autonomous underwater vehicle The development of autonomous underwater vehicles (AUVs) for maritime surveying and surveillance is a growth area particularly in the mineral exploration, fisheries, marine engineering, and military defence sectors. This area of research is largely untapped in Australia and yet offers much scope for multi-disciplinary research. The goal in developing such vehicles is to create self-contained, robust, intelligent decision-making robots that can be built at affordable costs. We are working on the development of a 3m vehicle as part of a CSIRO funded Flagship program. The AUV will serve as a test bed for evaluating various strategies including: guidance control, navigation, propulsion, video/sonar imaging, and communications. The primary application of this vehicle is for bathymetric surveying, pipeline tracking, and seabed assessment. Other immediate application areas include: mine detection, harbour security, pollution monitoring etc.

Research projects

  • Particle Filter based Nonlinear Observer for AUV Navigation

During submerged operation, in the absence of GPS, an AUV is forced to use dead-reckoning to estimate its position and attitude from the vehicle's inertial measurement unit, compass, and doppler velocity logger. Extended Kalman Filtering (EKF) which is the mainstay of most navigation systems uses linear and Gaussian assumptions that are not always correct about the nature of the plant being estimated. We have developed a particle filter based observer, Measurement Assisted Partial Resampling (MAPR) filter to improve navigation accuracy. Unlike the EKF, the particle filter makes continuous approximations of the state error. The result is improved accuracy over extended periods. The particle filter has an additional advantage in that it readily allows incorporation of bathymetric data for improved localization and mapping (SLAM) which is required for survey roles.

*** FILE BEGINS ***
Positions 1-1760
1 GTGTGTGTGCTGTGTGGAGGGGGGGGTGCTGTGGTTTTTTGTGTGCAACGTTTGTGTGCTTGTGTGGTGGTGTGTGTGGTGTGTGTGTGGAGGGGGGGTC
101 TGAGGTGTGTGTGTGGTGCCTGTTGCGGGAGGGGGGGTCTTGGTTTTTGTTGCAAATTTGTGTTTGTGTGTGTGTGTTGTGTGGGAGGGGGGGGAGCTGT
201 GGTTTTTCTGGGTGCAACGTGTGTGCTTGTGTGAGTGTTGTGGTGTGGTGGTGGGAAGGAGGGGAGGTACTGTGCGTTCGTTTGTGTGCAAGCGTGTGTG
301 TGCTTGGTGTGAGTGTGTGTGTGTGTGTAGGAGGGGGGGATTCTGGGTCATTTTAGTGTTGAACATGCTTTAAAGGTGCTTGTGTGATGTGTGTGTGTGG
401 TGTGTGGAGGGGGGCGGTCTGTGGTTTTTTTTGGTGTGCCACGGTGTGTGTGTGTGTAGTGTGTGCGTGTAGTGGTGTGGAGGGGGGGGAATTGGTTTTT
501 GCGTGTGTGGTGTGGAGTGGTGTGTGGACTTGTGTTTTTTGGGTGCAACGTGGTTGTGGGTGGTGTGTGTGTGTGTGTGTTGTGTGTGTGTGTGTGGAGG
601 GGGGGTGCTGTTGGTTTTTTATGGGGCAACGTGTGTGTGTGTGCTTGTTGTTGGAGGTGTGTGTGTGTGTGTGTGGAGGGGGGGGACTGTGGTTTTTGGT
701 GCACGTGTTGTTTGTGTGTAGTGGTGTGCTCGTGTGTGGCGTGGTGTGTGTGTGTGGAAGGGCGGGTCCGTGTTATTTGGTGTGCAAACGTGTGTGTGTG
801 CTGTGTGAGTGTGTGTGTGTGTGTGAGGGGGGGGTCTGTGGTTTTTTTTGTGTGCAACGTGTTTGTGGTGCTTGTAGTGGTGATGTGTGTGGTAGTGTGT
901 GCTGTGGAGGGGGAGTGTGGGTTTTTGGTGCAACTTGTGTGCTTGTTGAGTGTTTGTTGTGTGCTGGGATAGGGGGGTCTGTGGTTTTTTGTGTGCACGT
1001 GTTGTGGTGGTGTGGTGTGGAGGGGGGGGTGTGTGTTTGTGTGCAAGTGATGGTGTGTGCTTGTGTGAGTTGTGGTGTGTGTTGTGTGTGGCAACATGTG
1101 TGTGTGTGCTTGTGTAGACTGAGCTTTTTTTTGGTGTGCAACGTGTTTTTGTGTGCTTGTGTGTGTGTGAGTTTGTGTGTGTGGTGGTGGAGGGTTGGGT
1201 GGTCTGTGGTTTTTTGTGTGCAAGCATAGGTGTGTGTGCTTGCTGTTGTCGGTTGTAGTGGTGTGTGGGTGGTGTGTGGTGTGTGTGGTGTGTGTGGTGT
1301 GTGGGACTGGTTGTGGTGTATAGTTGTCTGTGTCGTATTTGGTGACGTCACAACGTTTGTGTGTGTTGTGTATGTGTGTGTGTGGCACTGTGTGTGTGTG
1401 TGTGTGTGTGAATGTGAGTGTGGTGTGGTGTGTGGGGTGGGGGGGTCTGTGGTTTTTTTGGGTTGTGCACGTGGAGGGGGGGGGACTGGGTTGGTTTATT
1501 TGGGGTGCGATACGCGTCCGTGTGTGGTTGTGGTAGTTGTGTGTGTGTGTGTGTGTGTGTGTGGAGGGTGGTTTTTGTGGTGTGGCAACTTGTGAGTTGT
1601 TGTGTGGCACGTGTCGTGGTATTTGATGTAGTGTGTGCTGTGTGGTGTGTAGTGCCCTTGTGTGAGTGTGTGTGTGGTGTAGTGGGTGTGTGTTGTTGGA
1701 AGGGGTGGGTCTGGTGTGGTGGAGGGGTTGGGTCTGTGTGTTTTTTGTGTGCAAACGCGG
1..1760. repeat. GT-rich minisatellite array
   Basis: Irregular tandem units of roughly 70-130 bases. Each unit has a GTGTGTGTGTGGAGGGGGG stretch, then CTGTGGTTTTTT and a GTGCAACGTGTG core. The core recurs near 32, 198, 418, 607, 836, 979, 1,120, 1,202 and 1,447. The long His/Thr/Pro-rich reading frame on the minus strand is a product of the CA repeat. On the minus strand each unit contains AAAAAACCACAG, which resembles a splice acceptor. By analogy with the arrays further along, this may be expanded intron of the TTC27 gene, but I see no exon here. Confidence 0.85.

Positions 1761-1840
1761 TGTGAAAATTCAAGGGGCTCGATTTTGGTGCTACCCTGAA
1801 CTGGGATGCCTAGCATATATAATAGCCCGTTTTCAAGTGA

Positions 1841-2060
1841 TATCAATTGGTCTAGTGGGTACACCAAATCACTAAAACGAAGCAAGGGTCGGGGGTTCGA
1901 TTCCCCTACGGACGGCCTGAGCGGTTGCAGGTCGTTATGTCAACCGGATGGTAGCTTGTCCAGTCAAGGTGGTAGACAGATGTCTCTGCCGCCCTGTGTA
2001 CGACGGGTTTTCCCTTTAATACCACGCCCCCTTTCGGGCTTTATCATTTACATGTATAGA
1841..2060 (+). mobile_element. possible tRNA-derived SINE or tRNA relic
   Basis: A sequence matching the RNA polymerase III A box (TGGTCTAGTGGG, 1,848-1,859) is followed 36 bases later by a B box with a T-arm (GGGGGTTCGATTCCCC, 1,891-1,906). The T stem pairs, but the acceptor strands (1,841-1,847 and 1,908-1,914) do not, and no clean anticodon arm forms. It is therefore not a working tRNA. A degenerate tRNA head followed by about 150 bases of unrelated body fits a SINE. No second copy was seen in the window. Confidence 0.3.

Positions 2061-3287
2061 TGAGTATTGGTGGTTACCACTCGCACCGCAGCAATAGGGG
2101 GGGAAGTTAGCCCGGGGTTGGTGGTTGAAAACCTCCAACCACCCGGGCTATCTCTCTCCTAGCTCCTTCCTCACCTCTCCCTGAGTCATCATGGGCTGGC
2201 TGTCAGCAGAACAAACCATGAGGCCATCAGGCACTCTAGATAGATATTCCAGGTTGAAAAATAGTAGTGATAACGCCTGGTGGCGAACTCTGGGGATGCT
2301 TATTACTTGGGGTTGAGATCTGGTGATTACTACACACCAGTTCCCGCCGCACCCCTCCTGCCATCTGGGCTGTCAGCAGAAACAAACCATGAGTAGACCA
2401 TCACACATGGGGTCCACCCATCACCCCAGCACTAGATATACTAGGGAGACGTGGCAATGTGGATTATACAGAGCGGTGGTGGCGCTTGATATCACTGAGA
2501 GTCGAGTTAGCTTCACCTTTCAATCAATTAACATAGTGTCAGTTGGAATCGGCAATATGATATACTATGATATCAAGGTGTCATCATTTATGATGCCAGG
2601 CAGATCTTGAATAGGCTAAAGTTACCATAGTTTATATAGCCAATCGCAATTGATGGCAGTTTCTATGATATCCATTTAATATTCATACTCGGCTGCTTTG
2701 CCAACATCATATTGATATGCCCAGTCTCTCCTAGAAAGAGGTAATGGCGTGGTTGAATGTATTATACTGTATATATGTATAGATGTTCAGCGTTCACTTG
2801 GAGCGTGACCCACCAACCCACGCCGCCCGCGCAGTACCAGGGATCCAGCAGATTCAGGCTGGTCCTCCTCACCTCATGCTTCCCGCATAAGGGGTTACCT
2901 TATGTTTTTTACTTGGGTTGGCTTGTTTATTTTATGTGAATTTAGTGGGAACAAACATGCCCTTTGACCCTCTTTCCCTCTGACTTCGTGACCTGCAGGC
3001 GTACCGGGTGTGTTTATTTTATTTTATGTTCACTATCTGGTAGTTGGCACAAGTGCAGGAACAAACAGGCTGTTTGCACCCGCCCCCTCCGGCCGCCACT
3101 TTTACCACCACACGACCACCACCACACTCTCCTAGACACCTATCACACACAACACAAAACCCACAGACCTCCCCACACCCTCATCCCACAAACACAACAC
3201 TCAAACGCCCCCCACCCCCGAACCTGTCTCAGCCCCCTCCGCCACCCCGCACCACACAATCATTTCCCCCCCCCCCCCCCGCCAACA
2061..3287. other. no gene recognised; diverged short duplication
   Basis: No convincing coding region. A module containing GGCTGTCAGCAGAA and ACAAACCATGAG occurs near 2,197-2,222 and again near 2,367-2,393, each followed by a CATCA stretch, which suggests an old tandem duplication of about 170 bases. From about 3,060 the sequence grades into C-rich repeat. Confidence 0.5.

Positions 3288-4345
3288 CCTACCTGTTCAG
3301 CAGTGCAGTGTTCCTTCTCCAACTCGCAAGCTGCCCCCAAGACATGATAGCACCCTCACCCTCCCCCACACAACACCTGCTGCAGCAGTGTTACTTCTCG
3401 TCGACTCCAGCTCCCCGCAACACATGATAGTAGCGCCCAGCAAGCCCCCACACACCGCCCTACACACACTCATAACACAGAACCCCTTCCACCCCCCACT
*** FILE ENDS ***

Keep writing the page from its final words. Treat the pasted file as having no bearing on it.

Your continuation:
• Coupled 6-DOF Control for Autonomous Underwater Vehicles

Optimal guidance control is highly desirable to allow an AUV to manoeuvre reliably in cluttered and hazardous environments, and to accurately position itself in the presence of disturbances caused by currents and waves. Mathematical models of AUVs are highly nonlinear and coupled, which can lead to parameter uncertainty within the control systems that are designed based on simplified versions of these models. Sliding-mode control has been applied to underwater vehicles in several forms, including both fully and partially decoupled DOF control; however, none of these forms has demonstrated strong reliability in practice. Our objective is to develop a fully coupled robust variable structure controller that can handle parameter uncertainty and control all 6-DOF simultaneously and smoothly. This strategy enables the controller to anticipate the reaction of the system to control inputs for all DOFs, and therefore produce a high level of accuracy with respect to the positioning and trajectory of the vehicle especially when it executes manoeuvres comprising simultaneous motion about multiple DOFs.

  • Virtual Reality Autonomous Vehicle Simulator

We are developing an AUV simulator to allow realistic testing of the guidance control and navigation components in the vehicle while subjecting the AUV to disturbances and other synthesised sensor data. The simulator provides a Matlab Simulink interface for modelling the vehicleís propulsion, control, navigation, sonar/video sensors, and communication systems. The simulator architecture allows for hardware components such as the vehicleís host computer, motors, etc., to be substituted in place of software models for hardware-in-the-loop testing within the virtual reality environment.


  • Prof. Neil Bose,  AMC - National Centre for Maritime Engineering and Hydrodynamics
  • Assoc. Prof. Colin Kestell, Mechanical Engineering, The University of Adelaide
  • Dr. Stephen Grainger, Mechanical Engineering, The University of Adelaide

Joining the group

Opportunities exist for both collaboration and postgraduate research. For more information, please contact the research group leader A/Prof Karl Sammut.

Further information

We would be happy to provide more information about the School's research programs, the opportunities for higher degree study and scholarship information.  For more information, please contact the research group leader A/Prof Karl Sammut.